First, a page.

Financing

Red Robin's revamp takes a bite out of wait times

Just 2% of guests now report waiting more than 15 minutes for a table, an 8-point improvement from a year ago.
Red Robin exterior
Same-store sales rose 8.6% in Red Robin's first quarter. / Photo: Shutterstock

If you visited a Red Robin last year, there was a decent chance you’d have to wait to get a table.

About 1 in 10 guests reported waiting more than 15 minutes to be seated a year ago, according to a company survey.

It is one of the No. 1 problems the chain has been working to solve as part of its turnaround plan under new CEO G.J. Hart. 

And while executives have cautioned that major changes at the 500-unit chain will take time, the brand has already made significant progress on wait times: In the first quarter of 2023, just 2% of guests reported waiting more than 15 minutes for a table, Hart said Wednesday.

Executives credited the improvement to better staffing, including the return of bussers, hosts, bartenders and expo staff that have enabled faster table turns. 

The reduced wait times may have translated to a slight bump in traffic, which rose 0.6% year over year, and dine-in sales, which were up 16%. Same-store sales, meanwhile, were up 8.6%, largely thanks to higher prices.

There were several other signs that Hart’s “North Star” plan is working. In the first quarter, Red Robin restaurants broke 700 sales records across hourly, daily and weekly benchmarks.

“The sales-per-hour levels that we are seeing from some of our best operators are incredible,” Hart said during a call with analysts. 

Supply chain efficiencies and other cost-saving measures contributed to better restaurant-level margins: 14.7% compared to 14% a year ago and 11.4% in the previous quarter.

The chain is also making progress on other efforts, like installing flattop grills designed to produce bigger, juicier burgers. They are in nearly 300 restaurants now and will be in place systemwide by the end of this quarter.  

Team members have said the grills are easier to use than Red Robin’s old conveyor-belt cooking system, Hart said. The new equipment also requires less maintenance and cleaning, he said.

The grills are part of a renewed focus on Red Robin’s signature product: its self-described gourmet burgers. To ensure that the burgers live up to that name, the brand is making upgrades to its buns, bacon, mayonnaise and tomatoes and changing how it preps caramelized onions and sauteed mushrooms, Hart said. 

It’s also changing how it presents the burgers. It has long served them in wax paper, but will move away from that later this year with new plateware that allows each burger to “stand tall on its own,” Hart said.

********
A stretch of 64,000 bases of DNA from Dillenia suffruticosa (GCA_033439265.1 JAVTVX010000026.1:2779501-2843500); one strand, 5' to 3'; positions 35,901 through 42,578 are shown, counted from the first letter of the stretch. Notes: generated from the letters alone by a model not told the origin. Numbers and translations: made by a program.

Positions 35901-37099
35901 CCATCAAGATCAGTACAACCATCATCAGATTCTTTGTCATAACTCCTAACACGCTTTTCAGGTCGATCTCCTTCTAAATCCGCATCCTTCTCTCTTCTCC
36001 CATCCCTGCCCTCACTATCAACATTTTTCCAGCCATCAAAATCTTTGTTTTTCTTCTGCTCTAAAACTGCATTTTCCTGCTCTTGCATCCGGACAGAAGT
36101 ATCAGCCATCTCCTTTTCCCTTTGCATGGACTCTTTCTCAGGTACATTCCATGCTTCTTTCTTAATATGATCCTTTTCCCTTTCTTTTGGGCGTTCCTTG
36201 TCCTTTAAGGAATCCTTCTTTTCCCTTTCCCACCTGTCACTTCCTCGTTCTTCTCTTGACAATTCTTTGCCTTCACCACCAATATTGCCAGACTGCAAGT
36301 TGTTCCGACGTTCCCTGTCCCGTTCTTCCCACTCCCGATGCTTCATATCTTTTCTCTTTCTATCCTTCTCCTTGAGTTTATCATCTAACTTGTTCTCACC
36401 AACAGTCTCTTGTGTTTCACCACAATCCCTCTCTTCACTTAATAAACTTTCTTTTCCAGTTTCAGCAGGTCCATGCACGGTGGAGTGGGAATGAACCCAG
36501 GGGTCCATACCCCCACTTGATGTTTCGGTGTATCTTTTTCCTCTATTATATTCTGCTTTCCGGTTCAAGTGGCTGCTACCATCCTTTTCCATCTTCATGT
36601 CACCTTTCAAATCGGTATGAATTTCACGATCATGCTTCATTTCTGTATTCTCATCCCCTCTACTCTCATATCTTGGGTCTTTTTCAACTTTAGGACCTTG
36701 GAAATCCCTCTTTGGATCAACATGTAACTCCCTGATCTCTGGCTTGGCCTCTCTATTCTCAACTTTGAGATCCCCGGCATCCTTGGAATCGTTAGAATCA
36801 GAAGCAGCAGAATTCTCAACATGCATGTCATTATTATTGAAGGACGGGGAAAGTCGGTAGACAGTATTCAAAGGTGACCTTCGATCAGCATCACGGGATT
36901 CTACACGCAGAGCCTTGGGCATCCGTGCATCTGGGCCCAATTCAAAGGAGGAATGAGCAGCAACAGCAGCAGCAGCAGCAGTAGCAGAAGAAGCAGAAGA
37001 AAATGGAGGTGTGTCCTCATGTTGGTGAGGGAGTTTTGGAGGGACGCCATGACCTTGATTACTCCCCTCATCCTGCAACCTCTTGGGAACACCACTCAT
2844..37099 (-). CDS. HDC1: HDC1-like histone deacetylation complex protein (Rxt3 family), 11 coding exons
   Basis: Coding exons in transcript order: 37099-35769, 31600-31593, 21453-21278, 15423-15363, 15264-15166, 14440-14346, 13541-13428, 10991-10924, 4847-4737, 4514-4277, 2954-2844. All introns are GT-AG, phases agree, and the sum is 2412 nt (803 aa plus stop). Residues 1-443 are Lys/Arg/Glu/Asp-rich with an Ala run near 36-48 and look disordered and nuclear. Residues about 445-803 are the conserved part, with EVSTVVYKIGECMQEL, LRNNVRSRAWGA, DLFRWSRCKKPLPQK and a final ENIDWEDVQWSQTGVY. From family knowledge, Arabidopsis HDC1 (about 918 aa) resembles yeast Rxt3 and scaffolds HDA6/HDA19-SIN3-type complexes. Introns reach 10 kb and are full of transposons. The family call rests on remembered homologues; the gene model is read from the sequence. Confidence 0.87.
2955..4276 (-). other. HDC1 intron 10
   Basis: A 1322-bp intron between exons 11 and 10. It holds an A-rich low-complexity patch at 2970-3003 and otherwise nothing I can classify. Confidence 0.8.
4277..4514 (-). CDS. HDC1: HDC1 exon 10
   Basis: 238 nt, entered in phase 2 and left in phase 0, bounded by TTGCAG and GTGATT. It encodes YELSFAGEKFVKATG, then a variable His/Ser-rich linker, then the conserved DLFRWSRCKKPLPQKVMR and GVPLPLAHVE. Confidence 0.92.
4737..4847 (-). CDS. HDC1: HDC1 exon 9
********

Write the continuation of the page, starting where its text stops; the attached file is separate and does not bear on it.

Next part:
“With an upgraded burger patty and the best and freshest ingredients we can source, we think the time has come to showcase the beauty and deliciousness of our truly gourmet burger,” he said. 

The turnaround plan is moving forward on another front, too. Red Robin is close to completing a sale-leaseback of 10 of its restaurants that it expects will generate gross proceeds of $30 million. 

The chain announced earlier this year that it planned to sell up to 35 properties and lease them back from the buyers to help pay off debt, fund capital investments and buy back stock. 

Also in the quarter, the company bought five restaurants from a franchisee who retired for about $3.3 million. Red Robin already owns and operates more than three-quarters of its system.

With the chain’s revamp apparently working on all cylinders, Red Robin raised its outlook for the year. It’s now expecting total revenues of at least $1.3 billion in 2023, a slight adjustment to its previously announced guidance of “approximately” $1.3 billion.

It also expects restaurant-level margins of 13.5%, up from 13%, and adjusted earnings before interest, taxes, depreciation and amortization (EBITDA) of $70 million to $80 million, up from $62.5 million to $72.5 million. 

Members help make our journalism possible. Become a Restaurant Business member today and unlock exclusive benefits, including unlimited access to all of our content. Sign up here.

Multimedia

Exclusive Content

Financing

Podcast transcript: Virtual Dining Brands co-founder Robbie Earl

A Deeper Dive: What is the future of digital-only concepts? Earl discusses their work to ensure quality and why focusing on restaurant delivery works.

Financing

In the fast-casual sector, Chipotle laps Panera Bread

The Bottom Line: The two fast-casual restaurant pioneers have diverged over the past five years, as the burrito chain has thrived while Panera hit a wall. Here's why.

Financing

In Red Lobster, a symbol of the challenges with casual dining

The Bottom Line: Consumers have shifted dining toward convenience or occasions, and that has created havoc for full-service restaurant chains. How can these companies get customers back?

Trending

More from our partners